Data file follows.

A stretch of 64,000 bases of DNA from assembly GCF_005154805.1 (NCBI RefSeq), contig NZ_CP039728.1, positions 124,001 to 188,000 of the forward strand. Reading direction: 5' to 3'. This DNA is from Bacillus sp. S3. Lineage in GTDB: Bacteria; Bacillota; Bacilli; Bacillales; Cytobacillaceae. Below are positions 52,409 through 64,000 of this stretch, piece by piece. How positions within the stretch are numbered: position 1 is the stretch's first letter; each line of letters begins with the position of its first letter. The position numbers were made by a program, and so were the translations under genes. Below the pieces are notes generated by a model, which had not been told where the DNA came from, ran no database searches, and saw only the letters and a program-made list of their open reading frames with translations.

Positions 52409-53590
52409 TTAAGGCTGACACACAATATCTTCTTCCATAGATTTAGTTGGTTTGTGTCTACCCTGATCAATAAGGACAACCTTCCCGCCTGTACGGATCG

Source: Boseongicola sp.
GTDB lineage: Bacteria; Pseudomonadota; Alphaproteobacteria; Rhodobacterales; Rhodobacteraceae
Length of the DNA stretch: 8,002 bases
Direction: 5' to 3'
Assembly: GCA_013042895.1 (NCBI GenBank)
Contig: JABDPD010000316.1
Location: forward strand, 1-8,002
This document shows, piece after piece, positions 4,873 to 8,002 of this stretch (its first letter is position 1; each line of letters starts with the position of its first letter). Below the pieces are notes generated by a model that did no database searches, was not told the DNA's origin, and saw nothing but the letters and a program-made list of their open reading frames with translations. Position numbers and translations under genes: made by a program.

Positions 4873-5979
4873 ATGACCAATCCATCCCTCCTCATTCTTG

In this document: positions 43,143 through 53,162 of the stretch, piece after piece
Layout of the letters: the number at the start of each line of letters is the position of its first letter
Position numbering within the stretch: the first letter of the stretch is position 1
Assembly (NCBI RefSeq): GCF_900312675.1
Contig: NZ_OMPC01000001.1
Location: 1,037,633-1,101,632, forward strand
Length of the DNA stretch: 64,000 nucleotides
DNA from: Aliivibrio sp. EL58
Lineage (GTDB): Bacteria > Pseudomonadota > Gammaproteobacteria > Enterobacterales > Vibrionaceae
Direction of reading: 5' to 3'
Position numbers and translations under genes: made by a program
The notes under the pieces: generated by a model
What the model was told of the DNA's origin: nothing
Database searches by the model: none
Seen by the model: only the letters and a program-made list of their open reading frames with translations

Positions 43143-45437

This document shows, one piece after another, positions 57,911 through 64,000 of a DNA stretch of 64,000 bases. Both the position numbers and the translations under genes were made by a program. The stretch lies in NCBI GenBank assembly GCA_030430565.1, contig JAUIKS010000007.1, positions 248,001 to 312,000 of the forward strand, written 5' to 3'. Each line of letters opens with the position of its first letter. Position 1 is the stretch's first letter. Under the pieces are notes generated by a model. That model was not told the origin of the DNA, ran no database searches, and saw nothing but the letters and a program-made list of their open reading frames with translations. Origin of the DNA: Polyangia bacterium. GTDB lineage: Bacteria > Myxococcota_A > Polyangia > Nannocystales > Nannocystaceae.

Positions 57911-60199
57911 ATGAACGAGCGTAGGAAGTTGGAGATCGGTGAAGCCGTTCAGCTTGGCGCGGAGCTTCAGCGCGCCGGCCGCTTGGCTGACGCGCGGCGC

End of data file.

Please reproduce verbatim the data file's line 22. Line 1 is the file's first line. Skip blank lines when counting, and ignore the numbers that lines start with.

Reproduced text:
Lineage (GTDB): Bacteria > Pseudomonadota > Gammaproteobacteria > Enterobacterales > Vibrionaceae